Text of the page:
What is Unix?
Unix is a powerful, multi-user environment that has been implemented on a variety of platforms. Once the domain of servers and advanced users, it has become accessible to novices as well through the popularity of Linux and Mac OS X. With the notable exception of Microsoft Windows, all current major operating systems have some kind of Unix at their cores.
Unix was developed at Bell Labs in 1969, but in the past three decades many others have contributed to its evolution. In reality, Unix is not so much a single operating system as it is a standard upon which organizations and companies base their own systems. Examples of Unix implementations include Mac OS X/Darwin (Apple), GNU/Linux, AIX (IBM), Solaris (Sun), IRIX (SGI), and FreeBSD. They have different graphical interfaces, but from the Unix shell, a command line feature common to all versions, they are very similar.
Research systems at Indiana University, including Big Red II, Quarry, and Mason, run versions of Unix.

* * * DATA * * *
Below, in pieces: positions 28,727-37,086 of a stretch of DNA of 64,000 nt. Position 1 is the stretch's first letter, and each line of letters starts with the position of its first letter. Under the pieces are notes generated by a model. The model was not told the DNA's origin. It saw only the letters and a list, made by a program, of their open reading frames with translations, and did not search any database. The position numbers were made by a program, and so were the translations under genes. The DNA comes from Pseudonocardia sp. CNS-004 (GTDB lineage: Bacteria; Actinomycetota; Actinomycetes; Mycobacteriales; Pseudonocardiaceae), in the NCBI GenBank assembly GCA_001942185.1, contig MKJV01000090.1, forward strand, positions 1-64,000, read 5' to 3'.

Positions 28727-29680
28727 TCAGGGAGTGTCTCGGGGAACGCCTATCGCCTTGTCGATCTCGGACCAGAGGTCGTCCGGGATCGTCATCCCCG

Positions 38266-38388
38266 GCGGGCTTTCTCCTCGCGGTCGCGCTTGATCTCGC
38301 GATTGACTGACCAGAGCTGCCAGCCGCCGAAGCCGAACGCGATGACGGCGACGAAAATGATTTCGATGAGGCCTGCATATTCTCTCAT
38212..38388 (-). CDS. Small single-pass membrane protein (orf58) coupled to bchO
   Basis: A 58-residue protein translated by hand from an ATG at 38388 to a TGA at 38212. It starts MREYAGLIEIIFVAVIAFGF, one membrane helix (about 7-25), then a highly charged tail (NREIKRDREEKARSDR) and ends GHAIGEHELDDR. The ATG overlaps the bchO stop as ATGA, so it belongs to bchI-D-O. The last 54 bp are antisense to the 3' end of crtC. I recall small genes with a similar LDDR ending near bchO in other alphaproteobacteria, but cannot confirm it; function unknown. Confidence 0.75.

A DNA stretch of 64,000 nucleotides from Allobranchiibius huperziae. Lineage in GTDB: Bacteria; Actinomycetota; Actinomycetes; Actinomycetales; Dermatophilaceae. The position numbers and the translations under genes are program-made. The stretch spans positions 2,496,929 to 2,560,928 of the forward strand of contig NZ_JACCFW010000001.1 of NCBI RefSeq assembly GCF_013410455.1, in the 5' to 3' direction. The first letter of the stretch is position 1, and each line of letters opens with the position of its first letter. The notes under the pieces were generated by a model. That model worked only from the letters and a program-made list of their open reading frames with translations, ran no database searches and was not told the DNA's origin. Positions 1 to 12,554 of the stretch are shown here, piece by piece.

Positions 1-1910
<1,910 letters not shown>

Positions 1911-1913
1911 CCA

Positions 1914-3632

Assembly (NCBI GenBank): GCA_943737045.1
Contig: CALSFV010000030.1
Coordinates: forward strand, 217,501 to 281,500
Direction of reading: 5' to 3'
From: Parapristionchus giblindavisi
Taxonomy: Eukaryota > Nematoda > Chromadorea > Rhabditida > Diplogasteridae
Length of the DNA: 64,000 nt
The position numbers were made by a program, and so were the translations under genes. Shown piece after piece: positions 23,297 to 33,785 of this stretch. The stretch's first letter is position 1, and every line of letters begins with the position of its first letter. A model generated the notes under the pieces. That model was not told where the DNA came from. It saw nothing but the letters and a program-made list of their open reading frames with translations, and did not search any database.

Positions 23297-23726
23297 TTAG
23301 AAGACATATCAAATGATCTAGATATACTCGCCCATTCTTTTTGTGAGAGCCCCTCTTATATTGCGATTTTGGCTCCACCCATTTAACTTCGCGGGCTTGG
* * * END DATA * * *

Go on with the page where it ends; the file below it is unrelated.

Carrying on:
As with other operating systems, there are many kinds of applications available on a Unix system. Email, newsreading, programming, statistics, and graphics are some of the areas for which Unix software exists. Unix was once distinct from other operating systems because of its high level of integration with the network and its multi-user environment. Each user who logs in can have an environment distinct from that of any other user. In recent years, however, this distinction has blurred as other operating systems have developed these capacities. With the introduction of Mac OS X and the increasing popularity of free Unix systems like Linux and FreeBSD, as well as advanced interfaces based on the X Window System, more individuals are also using Unix as the operating system for their personal workstations.
At Indiana University, for personal or departmental Linux or Unix systems support, see At IU, how do I get support for Linux or Unix?
This document was developed with support from National Science Foundation (NSF) grant OCI-1053575. Any opinions, findings, and conclusions or recommendations expressed in this material are those of the author(s) and do not necessarily reflect the views of the NSF.
Last modified on September 30, 2013.